Regulating Privacy: Big Tech Request Federal Assistance

Last June, California Governor, Jerry Brown, signed into law the nation’s most restrictive regulation on privacy, the California Consumer Privacy Act (“CCPA”). The law takes effect on January 2020 and grants California residents: the right to know what personal information a business collected on the resident; the right to request the business to delete the personal information; the right to prevent a business from selling the personal information; and prohibits service providers from reducing services to customers that exercise any of the previously mentioned rights. Consumers may also experience negative effects of the regulation as compliance will likely cause companies to no longer provide monetary free services in exchange for the user’s personal information.

On September 26, 2018, major tech companies, including: Google, Twitter, Amazon, and AT&T, arrived at the nation’s capital in support of a less restrictive federal privacy regulation. The industry’s motivation for supporting a federal regulation was to preempt compliance to the CCPA. Furthermore, the federal regulation would enable certainty for businesses by preventing states from adopting their own regulations, as “executives argued that a patchwork of different state laws would make it tough for companies to operate and would threaten innovation.”

Given the substantial restrictions and penalties provided by the CCPA, and the potential for other states to adopt their own restrictions. It is not a surprise that the tech industry is willing to negotiate for a lesser privacy restriction that would be applicable to the whole nation, rather than accept a more stringent restriction applied to just one state. However, should the tech industry fail to have a federal regulation passed that preempts the CCPA, another available option to limit the CCPA’s impact remains available. Although, it would not be as successful in ensuring business certainty across the country, the tech industry could try to influence the California Legislature to amend the regulation. The tech industry may likely prevail with the state legislature, the reason being, the CCPA was drafted and passed by the state in less than a week in order to prevent a more restrictive regulation from reaching the state election through a voter initiative.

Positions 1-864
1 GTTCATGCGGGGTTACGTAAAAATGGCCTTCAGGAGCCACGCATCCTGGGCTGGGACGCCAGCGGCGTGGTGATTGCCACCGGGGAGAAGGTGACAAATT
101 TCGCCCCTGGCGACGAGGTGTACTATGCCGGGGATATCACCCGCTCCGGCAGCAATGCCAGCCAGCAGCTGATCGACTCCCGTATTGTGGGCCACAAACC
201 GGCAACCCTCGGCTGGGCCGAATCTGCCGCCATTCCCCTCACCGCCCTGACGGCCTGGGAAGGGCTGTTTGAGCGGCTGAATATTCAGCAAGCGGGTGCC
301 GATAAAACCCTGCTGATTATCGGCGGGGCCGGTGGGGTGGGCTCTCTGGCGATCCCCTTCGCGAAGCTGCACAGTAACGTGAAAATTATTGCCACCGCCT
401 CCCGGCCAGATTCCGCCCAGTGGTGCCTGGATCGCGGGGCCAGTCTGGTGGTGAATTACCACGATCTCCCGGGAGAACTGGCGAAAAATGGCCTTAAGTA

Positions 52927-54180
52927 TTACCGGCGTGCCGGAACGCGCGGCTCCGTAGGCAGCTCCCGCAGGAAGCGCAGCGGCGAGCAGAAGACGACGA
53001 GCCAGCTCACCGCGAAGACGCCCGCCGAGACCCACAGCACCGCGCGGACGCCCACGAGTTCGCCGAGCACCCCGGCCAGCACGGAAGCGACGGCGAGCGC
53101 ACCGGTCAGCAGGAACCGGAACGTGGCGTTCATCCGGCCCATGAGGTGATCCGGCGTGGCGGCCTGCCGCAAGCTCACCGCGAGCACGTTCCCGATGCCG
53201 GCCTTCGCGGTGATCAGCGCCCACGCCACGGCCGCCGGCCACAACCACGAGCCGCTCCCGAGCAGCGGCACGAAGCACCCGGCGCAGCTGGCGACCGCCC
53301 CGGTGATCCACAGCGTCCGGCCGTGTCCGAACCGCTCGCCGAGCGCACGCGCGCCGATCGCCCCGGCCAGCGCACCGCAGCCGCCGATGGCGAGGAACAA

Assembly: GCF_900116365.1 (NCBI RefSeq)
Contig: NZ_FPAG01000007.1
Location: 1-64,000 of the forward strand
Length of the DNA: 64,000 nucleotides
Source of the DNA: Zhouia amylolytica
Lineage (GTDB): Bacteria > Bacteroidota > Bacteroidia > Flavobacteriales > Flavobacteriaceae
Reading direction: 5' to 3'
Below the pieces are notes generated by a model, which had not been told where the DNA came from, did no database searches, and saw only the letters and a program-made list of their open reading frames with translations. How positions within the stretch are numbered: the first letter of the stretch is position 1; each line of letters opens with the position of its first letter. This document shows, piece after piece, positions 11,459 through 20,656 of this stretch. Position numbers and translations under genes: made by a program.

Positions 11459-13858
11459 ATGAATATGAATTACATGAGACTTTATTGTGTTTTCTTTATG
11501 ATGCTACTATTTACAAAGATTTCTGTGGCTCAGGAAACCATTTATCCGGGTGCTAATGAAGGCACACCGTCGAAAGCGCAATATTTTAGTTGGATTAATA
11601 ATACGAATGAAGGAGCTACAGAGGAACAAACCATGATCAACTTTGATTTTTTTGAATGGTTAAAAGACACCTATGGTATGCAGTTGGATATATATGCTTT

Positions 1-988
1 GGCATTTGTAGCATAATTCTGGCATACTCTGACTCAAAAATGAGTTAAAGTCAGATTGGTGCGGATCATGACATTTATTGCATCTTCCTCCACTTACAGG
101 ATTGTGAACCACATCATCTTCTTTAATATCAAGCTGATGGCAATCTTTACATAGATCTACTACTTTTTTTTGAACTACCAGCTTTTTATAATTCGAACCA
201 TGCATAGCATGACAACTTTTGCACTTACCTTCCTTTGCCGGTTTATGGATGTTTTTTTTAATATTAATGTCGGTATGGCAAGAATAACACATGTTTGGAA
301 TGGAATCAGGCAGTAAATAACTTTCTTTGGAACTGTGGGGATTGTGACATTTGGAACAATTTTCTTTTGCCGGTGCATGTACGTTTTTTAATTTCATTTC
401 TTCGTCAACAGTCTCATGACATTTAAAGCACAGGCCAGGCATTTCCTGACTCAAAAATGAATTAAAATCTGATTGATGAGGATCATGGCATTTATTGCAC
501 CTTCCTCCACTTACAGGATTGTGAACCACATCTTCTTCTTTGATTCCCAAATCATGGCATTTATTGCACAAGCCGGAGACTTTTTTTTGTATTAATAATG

Executives argued that a patchwork of different state laws would make it tough for companies to operate and would threaten innovation.

In California, there are two ways create a law. The first follows the traditional approach of using the legislature and governor. The second, is through a ballot initiative, which allows the public to create a law. If a member of the public is able to meet all the statutory requirements of a voter initiative, including creating a proposal and gathering the sufficient number of signatures, the proposed law makes its way to the ballet in the next state’s election.

The significance in the state wanting to avoid the ballot initiative is due to the general rule that governs amending a law. Under the traditional approach, the legislature needs a majority vote in deciding whether to change a bill. In contrast, the only way to change a law created by a ballot initiative, is with another law created by a ballot initiative or seventy percent legislative majority and the modification must be “consistent with and further the intent of this Act.”

The rushed passage of the CCPA was in response to a California resident successfully acquiring over six hundred thousand signatures to move their even stricter privacy ballot initiative to the state’s election. This influenced the legislature to approve the less restrictive CCPA, in exchange for the proposal owner to terminate the ballot initiative.

California’s conduct in accepting the CCPA, shows the state is aware of the potential damage that could occur with overregulating the tech industry. Considered with the state being the home of Silicon Valley, the hub in which some of the largest corporations in the world are headquartered. California should have an even greater interest in protecting the tech industry.

As a result, if the tech industry fails to achieve federal regulation, California most likely would limit the CCPA by the time it becomes effective in January 2020. However, the issue for the tech industry becomes waiting to see what other states implement into law.